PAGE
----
Darkest Hour stands apart from more routine historical dramas.
Many of the photos of the bloody final months of apartheid were taken by four photographers who became famous as "The Bang Bang Club," because of their willingness to risk death for great pictures. Two of them won Pulitzers. One of them was killed, one committed suicide, one was shot four times before retiring. The word often used about them was “courageous,” but another word that comes to mind is "foolhardy."
In the opening scene, we meet Greg Marinovich (Ryan Phillippe), who pulls his car to the side of a highway and clambers down an embankment to follow an angry mob into a riot in Soweto, the African township outside Johannesburg. He joins three other photographers, all of them white, as they run, crouch low and shoot photos in the middle of mob violence. They seem almost reckless.
Why do the blacks largely ignore these whites in their midst? Why is their attention so focused on their enemies of the same color?
This question, which will instinctively occur to many viewers, is never quite dealt with in the film. The photographers sometimes drive into the middle of violent situations, hold up a camera, and say "press!" — as if that will solve everything. Sometimes it does.
We know with the benefit of history that South Africa's president F.W. de Klerk was even then in talks with Nelson Mandela of the African National Congress that would lead to free elections, then Mandela as president, and today's South Africa. In 1994, the white minority was still involved in forcibly fighting black demonstrations, but almost all of the fighting filmed by the Bang Bang Club was black against black. The movie explains in a cursory way that the ANC was opposed by the Inkatha Freedom Party, consisting of Zulus who opposed Mandela's mostly Xhosa membership.
Inkatha fighters did more actual violence against the ANC than the whites did. I'm not referring to the overarching crushing daily violence of apartheid itself, but to specific murders; the Zulus introduced the practice of "necklacing," in which a tire would be tied around a victim's head and set on fire. This war between two tribes was doubly ironic in a nation ruled by a white tribe.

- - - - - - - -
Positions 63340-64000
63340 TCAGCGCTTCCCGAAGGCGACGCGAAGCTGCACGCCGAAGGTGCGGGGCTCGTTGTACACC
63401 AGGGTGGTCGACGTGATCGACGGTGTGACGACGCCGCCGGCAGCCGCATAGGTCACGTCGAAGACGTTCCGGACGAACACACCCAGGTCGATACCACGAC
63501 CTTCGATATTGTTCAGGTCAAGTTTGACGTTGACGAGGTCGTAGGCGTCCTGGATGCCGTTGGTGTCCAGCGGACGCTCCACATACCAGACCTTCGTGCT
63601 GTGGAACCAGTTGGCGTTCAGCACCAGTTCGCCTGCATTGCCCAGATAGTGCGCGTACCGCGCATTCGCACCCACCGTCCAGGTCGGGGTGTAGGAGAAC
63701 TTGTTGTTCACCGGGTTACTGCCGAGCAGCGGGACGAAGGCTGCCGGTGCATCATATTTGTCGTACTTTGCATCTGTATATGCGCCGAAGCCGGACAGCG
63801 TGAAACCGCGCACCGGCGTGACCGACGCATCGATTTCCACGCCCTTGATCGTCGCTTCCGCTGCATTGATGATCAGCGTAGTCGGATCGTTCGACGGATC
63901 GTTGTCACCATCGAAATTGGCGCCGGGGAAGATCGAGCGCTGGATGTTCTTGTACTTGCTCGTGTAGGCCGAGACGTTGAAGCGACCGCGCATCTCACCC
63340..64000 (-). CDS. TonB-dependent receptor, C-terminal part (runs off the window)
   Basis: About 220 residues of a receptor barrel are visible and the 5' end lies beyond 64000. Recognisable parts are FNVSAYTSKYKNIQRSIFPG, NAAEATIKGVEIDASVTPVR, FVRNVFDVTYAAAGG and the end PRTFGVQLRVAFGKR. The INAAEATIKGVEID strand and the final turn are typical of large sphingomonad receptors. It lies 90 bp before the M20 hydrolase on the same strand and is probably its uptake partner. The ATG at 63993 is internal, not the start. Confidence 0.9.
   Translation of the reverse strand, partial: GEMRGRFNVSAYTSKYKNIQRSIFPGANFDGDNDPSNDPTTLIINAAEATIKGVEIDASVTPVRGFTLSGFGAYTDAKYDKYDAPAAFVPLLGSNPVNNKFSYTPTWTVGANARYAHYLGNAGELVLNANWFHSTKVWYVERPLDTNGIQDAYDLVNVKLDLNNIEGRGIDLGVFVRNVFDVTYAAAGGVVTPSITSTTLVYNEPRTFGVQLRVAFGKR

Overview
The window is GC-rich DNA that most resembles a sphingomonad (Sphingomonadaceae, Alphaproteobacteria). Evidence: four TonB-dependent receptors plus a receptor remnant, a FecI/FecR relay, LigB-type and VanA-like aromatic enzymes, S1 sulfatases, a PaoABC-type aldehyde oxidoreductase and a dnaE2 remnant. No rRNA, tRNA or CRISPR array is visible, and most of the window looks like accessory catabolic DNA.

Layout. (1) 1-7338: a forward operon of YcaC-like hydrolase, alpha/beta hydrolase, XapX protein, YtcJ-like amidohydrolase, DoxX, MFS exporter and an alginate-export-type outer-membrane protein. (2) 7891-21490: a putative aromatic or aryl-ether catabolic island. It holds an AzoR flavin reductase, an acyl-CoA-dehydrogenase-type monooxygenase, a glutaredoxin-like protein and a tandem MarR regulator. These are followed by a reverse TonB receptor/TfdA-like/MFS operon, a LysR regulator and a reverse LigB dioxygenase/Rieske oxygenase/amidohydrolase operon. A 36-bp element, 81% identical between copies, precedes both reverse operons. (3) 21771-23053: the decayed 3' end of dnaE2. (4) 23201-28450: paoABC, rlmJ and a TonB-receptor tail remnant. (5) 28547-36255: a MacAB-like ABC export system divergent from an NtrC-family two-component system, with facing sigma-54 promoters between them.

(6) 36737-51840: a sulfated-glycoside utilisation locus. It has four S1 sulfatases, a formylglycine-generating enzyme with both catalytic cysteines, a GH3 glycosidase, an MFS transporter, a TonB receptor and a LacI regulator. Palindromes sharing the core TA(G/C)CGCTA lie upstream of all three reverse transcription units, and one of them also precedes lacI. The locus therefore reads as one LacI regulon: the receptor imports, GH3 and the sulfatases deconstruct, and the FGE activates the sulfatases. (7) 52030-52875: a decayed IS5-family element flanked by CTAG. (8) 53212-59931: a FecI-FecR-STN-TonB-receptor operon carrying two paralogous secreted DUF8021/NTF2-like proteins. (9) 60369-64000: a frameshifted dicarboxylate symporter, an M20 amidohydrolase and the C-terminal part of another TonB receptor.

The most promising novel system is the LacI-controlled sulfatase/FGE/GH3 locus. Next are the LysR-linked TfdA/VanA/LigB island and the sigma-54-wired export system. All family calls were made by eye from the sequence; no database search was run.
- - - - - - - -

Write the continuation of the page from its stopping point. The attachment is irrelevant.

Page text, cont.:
"The Bang Bang Club" will not leave its viewers with much of an insight into that conflict. Some audience members may come out of the movie wondering why they didn't see more signs of apartheid, except implicitly. The focus is on the four photographers, Marinovich (Phillippe), Kevin Carter (Taylor Kitsch), Ken Ooserbroek (Rautenbach) and Joao Silva (Neels Van Jaarsveld). Young, fit, hip, they compete for photos but run as a pack, sometimes sharing the same VW van. At nights in Joberg, they hang out in bars and seem to attract a generous share of good-looking women.
One of these is Robin Comley (Malin Akerman), the photo editor of the Johannesburg Star, who buys Marinovich's photos and then buys into a relationship. Ryan Phillippe is effective in the lead: the newcomer to the club, protected by an indifference to personal danger that seems naive if not suicidal. But they all act like immortals; consider a scene where one sprints across a street during a fierce gun battle to bring back a couple of liters of Coke.
Did these four men ever have extended discussions about themselves about the South African situation and apartheid itself? I'm sure they did, but there's little of that here. Were their photos intended to strengthen or weaken the government? I can't tell if they care. They like the money and the glory, they thrive on adrenaline, they buy into their Bang Bang legend. For them, in a sense, the reality of apartheid is only a photo op. Later most of them will shoot films under fire in Sudan, the Middle East and Bosnia. They live only to take pictures.
Well, that's their job, their craft and their passion. But it evades a question: What is their investment as human beings? Kevin Carter takes a photo of a little girl, bent over with hunger and dehydration, as she is eyed by a nearby vulture. The picture won the Pulitzer Prize. At a press conference, he's asked what happened to the girl. He doesn't know. Didn't he do anything to help her? No. This is a universal dilemma for journalists in the face of tragedy. How many of them would frighten away the vulture and help the child? How many would take the photograph?
The film poses the question raised by the photo but offers no answer. Perhaps there is none, or it is depressingly obvious. "The Bang Bang Club" seems curiously oblivious to South Africa as a whole. If this were your only film about that nation, you would leave with meager information. You would recall four good-looking guys who took a lot of chances and had some good times and some bad ones. But the big story wasn't about them. Bang bang.
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